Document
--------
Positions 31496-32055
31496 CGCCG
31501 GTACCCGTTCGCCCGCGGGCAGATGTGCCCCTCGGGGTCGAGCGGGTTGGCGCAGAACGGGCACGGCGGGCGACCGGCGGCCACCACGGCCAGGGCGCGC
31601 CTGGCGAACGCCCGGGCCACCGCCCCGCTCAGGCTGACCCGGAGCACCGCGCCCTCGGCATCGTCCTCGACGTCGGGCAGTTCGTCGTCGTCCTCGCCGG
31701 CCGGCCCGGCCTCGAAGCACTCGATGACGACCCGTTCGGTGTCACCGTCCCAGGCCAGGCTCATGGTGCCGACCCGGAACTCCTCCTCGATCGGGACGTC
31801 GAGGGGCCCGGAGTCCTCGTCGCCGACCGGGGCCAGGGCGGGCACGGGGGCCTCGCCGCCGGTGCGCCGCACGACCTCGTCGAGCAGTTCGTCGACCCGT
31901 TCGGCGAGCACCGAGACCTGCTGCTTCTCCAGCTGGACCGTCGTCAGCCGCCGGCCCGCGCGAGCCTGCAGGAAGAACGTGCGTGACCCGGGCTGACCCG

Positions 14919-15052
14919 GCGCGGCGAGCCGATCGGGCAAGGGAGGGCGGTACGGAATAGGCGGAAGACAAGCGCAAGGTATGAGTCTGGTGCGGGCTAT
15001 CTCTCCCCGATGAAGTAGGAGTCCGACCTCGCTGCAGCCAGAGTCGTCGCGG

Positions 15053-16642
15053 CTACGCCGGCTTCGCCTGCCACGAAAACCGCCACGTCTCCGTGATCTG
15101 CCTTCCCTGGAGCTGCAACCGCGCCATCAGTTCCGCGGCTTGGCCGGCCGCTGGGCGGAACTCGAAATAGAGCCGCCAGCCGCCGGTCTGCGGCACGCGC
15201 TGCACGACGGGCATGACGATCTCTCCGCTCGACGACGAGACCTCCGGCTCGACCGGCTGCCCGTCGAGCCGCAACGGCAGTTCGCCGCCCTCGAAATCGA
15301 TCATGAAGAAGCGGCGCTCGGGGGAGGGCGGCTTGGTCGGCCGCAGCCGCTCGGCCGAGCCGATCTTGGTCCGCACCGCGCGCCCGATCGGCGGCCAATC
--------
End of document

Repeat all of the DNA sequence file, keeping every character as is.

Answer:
Positions 31496-32055
31496 CGCCG
31501 GTACCCGTTCGCCCGCGGGCAGATGTGCCCCTCGGGGTCGAGCGGGTTGGCGCAGAACGGGCACGGCGGGCGACCGGCGGCCACCACGGCCAGGGCGCGC
31601 CTGGCGAACGCCCGGGCCACCGCCCCGCTCAGGCTGACCCGGAGCACCGCGCCCTCGGCATCGTCCTCGACGTCGGGCAGTTCGTCGTCGTCCTCGCCGG
31701 CCGGCCCGGCCTCGAAGCACTCGATGACGACCCGTTCGGTGTCACCGTCCCAGGCCAGGCTCATGGTGCCGACCCGGAACTCCTCCTCGATCGGGACGTC
31801 GAGGGGCCCGGAGTCCTCGTCGCCGACCGGGGCCAGGGCGGGCACGGGGGCCTCGCCGCCGGTGCGCCGCACGACCTCGTCGAGCAGTTCGTCGACCCGT
31901 TCGGCGAGCACCGAGACCTGCTGCTTCTCCAGCTGGACCGTCGTCAGCCGCCGGCCCGCGCGAGCCTGCAGGAAGAACGTGCGTGACCCGGGCTGACCCG

Positions 14919-15052
14919 GCGCGGCGAGCCGATCGGGCAAGGGAGGGCGGTACGGAATAGGCGGAAGACAAGCGCAAGGTATGAGTCTGGTGCGGGCTAT
15001 CTCTCCCCGATGAAGTAGGAGTCCGACCTCGCTGCAGCCAGAGTCGTCGCGG

Positions 15053-16642
15053 CTACGCCGGCTTCGCCTGCCACGAAAACCGCCACGTCTCCGTGATCTG
15101 CCTTCCCTGGAGCTGCAACCGCGCCATCAGTTCCGCGGCTTGGCCGGCCGCTGGGCGGAACTCGAAATAGAGCCGCCAGCCGCCGGTCTGCGGCACGCGC
15201 TGCACGACGGGCATGACGATCTCTCCGCTCGACGACGAGACCTCCGGCTCGACCGGCTGCCCGTCGAGCCGCAACGGCAGTTCGCCGCCCTCGAAATCGA
15301 TCATGAAGAAGCGGCGCTCGGGGGAGGGCGGCTTGGTCGGCCGCAGCCGCTCGGCCGAGCCGATCTTGGTCCGCACCGCGCGCCCGATCGGCGGCCAATC